NNI Supplement to the President's 2020 Budget

Subject Area:
NNI Publications and Reports
NNI Budget
Author:
Publication Date: Aug. 30 2019

Description:

This document is a supplement to the President’s 2020 Budget request and serves as the Annual Report for the National Nanotechnology Initiative (NNI), called for under the provisions of the 21st Century Nanotechnology Research and Development Act (15 USC §7501). The report also addresses the requirement for Department of Defense reporting on its nanotechnology investments, per 10 USC §2358. 

The President’s 2020 Budget requests over $1.4 billion for the NNI, a continued investment in basic research, early-stage applied research, and technology transfer efforts that are leading to the breakthroughs of the future. Cumulatively totaling nearly $29 billion since the inception of the NNI in 2001 (including the 2020 request), this support reflects the continued importance of investments that advance our fundamental understanding of and ability to control matter at the nanoscale, as well as the translation of that knowledge into technological breakthroughs that serve the American people. 

The President’s 2020 Budget supports nanoscale science, engineering, and technology R&D at 11 agencies. See the graph above for funding trends since the inception of the NNI; see the acronyms page for agency abbreviations. The NNI Supplement to the President’s 2020 Budget documents progress of the NNI participating agencies in addressing the goals and objectives of the NNI. As called for in the 21st Century Nanotechnology Research and Development Act, NNI investments are categorized by Program Component Area (PCA). The PCA breakdown for the 2020 Budget can be seen in the pie chart on the left. The formal definition of each PCA can be found on the NNI Vision, Goals, and PCAs page.

 


 

About the cover (above)

Each year’s NNI Supplement to the President’s Budget features cover images illustrating recent developments in nanotechnology stemming from NNI activities that have the potential to make major contributions to National priorities.

The image on this year’s cover was taken to see if the nanoparticles (blue) would home in on follicular dendritic cells (orange), which orchestrate B cell proliferation and antibody production in germinal centers – tiny biological factories that lie inside lymph nodes and in which antibody-producing B cells generate a coordinated immune response against infectious diseases. The Lab of Darrell Irvine at the Koch Institute for Integrative Cancer Research at the Massachusetts Institute of Technology (MIT) develops nanoparticle vaccines that target specific cell types to jump-start this process. While this particular vaccine takes aim at HIV, targeted delivery of nanoparticles within the lymph nodes could combat many other diseases as well, including cancer. This image was acquired using a Nikon A1R Ultra-Fast Spectral Scanning Confocal Microscope. The work was supported by the National Institutes of Health (National Institute of Allergy and Infectious Diseases and National Cancer Institute), the Koch Foundation, the Ragon Institute, the Howard Hughes Medical Institute, and the International AIDS Vaccine Initiative. Image credit: Jason Y.H. Chang, Tyson Moyer, and Darrell Irvine, Koch Institute for Integrative Cancer Research at MIT.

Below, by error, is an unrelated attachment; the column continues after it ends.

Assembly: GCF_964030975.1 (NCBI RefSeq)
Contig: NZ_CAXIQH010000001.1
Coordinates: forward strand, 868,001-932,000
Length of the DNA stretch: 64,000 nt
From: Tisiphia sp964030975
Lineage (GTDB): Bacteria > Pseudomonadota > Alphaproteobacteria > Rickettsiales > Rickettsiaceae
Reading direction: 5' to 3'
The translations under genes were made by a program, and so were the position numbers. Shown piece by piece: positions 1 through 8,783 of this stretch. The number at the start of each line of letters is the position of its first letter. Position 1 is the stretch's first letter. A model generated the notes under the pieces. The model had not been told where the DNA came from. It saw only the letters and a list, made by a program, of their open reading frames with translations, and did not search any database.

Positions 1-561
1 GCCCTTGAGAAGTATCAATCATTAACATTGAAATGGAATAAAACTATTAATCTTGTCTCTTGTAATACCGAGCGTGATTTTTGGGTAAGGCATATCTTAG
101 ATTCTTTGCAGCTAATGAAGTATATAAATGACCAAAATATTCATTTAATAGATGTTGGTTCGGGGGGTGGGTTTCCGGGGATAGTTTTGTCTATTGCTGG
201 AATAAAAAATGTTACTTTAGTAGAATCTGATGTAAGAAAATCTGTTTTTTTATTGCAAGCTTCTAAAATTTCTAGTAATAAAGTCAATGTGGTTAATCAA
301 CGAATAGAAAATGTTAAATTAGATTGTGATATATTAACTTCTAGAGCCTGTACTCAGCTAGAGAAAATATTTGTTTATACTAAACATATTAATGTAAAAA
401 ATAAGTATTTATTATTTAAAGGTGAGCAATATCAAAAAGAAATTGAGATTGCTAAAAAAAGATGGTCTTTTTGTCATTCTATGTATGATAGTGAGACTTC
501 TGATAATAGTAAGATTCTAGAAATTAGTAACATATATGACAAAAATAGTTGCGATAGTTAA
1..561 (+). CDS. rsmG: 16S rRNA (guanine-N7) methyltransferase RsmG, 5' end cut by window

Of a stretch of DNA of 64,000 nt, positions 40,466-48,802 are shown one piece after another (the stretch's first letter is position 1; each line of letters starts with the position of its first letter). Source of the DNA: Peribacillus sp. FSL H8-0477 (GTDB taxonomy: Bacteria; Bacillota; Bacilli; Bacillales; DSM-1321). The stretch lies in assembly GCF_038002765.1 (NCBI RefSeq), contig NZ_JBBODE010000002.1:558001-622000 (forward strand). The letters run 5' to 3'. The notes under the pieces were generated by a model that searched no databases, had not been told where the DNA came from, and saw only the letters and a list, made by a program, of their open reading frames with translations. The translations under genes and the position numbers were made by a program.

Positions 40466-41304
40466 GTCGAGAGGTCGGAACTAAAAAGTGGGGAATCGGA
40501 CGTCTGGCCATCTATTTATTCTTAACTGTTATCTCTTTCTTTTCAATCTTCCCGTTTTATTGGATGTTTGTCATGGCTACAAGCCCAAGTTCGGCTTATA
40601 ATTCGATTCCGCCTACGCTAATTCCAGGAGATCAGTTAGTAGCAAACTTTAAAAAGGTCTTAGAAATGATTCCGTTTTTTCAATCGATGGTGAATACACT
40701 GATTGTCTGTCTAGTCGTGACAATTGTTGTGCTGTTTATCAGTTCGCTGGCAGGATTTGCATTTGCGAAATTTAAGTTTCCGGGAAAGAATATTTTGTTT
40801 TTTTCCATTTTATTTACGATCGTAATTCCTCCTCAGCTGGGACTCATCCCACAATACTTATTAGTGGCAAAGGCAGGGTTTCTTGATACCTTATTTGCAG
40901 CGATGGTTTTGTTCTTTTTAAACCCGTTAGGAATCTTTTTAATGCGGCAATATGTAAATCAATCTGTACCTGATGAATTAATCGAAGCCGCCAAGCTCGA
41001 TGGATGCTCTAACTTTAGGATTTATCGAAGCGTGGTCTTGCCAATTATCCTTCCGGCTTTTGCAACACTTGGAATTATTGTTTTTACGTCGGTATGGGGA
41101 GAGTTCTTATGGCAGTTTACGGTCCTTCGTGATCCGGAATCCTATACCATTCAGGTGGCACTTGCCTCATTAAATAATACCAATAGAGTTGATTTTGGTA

About the inside back cover (above)

Images illustrate examples of NNI outreach activities. The NNI promotes public outreach to students, teachers, the general public, and the NNI community through (clockwise from top left):

 
Additional agency highlights can be found here.
 
 

Nanotechnology Fact

Although federally-funded R&D yields hard-to-quantify benefits such as students educated, degrees conferred, companies started, patents and copyrights granted, developmental partnerships formed, and private sector investment inflows, there are many indicators of the impact of this ­­­­­investment.

For example, there are over 1,900 U.S.-based companies conducting R&D, manufacturing, or product sales in nanotechnology in 2016. Of these companies engaged in the nanotechnology sector, over 36% have participated in the Small Business Innovation Research or Small Business Technology Transfer programs funded by the Federal agencies that participate in the National Nanotechnology Initiative. The most recent Business R&D and Innovation Survey (BRDIS) conducted by the National Science Foundation (NSF) found approximately 1,500 companies engaged in nanotechnology with approximately 1,100 of these classified as small businesses (less than 500 employees). The difference in the number of companies cited above can be attributed to the year the data was collected and other methodologies.

A noteworthy impact of the NNI has been the focused investment by NNI-participating agencies in the establishment and development of multidisciplinary research and education centers devoted to nanoscience and nanotechnology. NNI agencies have developed an extensive infrastructure of nearly 100 major interdisciplinary research and education centers and user facilities across the United States. This cutting-edge fabrication and characterization equipment provides state-of-the-art nanoscience tools and expertise for research by non-profit or business organizations, whether small or large, for use-inspired research and some of the user facilities are available free-of-charge for non-proprietary work if the user intends to publish the research results in the scientific literature.

In December 2015, Lux Research estimated that nanotechnology-enabled products generated $1.6 trillion in global revenues in 2014; and that figure is anticipated to increase to $3.5 trillion in 2018.

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